Participant comments included: “Felt that the programme was led in a positive and safe manner and I was made to feel comfortable… all parties learnt something they had not known. I enjoyed it very much and made a lot of new friends.” “Good course, everyone chips in and you learn more than you think. The more people who take part in this type of course would probably reduce sectarianism and racist attitudes.” “Helped me develop my self-confidence in working with youth in this difficult area.” “People generally know mostly about own religion and little of the other – just the main things that had got the most publicity.”
Learnt what works in bringing people together – activities, food, staying overnight Need to explore alternate model to weekends Building relationships helps recruitment Find funders that don’t have administrative…. Be clear on targeting staff time – admin, recruitment, mentoring, coordination Recognise transport needs and costs Very worthwhile doing!! Mutual cross-border learning about the conflict in the North and the Rossport 4
Be clear on roles and responsibilities even when terms and conditions are outlined Expect hard work in understanding the ethos and expectations of two separate groups Lobby for better recognition and transfer between differing qualification systems ie FETAC and OCN Learn to listen to one another and understand one another’s views and ethos
Will miss everyone involved. Was a great learning experience. Helped me to get skills that will improve my cv and will enhance my employability It was really good. I learned more about the history, background and issues relating to the Troubles. Its been a brilliant experience and I have a taken a lot from it. I have learnt a lot about the different type of murals and their meaning and the divide between communities in NI. Good course, very informative and I feel it is key for what I am looking to do later in life - youth and community work. More keen to help in stopping the conflict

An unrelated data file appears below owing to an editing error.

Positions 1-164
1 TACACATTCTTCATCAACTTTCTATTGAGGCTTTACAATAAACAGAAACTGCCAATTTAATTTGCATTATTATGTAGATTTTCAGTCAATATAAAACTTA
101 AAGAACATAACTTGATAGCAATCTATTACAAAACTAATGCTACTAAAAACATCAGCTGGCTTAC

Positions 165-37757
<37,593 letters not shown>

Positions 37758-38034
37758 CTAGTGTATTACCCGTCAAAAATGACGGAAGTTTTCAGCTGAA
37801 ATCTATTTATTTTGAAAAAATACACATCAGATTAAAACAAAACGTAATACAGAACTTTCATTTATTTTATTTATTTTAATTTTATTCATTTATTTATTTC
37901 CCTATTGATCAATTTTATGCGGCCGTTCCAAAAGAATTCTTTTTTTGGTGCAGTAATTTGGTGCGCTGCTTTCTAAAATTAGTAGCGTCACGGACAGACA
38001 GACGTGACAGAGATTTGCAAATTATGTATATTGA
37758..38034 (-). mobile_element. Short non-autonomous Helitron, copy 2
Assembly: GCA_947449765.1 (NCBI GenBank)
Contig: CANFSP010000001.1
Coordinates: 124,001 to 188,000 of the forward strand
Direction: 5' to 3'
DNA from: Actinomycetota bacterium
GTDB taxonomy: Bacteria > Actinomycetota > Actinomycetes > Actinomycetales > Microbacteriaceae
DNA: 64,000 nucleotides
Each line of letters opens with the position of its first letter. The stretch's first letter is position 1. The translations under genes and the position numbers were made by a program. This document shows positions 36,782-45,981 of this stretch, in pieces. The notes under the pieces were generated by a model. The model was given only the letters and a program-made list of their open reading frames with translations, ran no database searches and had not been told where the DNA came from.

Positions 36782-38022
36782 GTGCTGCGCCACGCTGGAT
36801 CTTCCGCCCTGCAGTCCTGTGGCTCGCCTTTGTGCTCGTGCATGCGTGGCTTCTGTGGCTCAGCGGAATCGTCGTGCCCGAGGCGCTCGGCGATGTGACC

The parents discussed the differences between North and South, euro/sterling, education, housing, councils and governments, and political differences. This last topic led to the inevitable discussion of religious backgrounds of the individuals, and people began to swap stories from their own family histories. They discussed such things as mixed religion marriages in years gone by, and how their families reacted at that time, and also how they associated certain things as symbols of the “other” culture, for examples the fife and the bodhran. They also acknowledged that there was a real difference in the way they regarded the other community, but that they did not choose to judge the individual. These conversations highlighted the fact that ordinary people from every background had experienced losses and injustices on both sides of the border, and these experiences were what allowed the animosity towards either group to build up into conflict between communities.
End thought At the end of this conversation, they all unanimously agreed that they as parents were now only concerned with avoiding a case of history repeating itself, and they chose to avoid instilling any bigotry in their children, yet not completely disregarding the events of the past.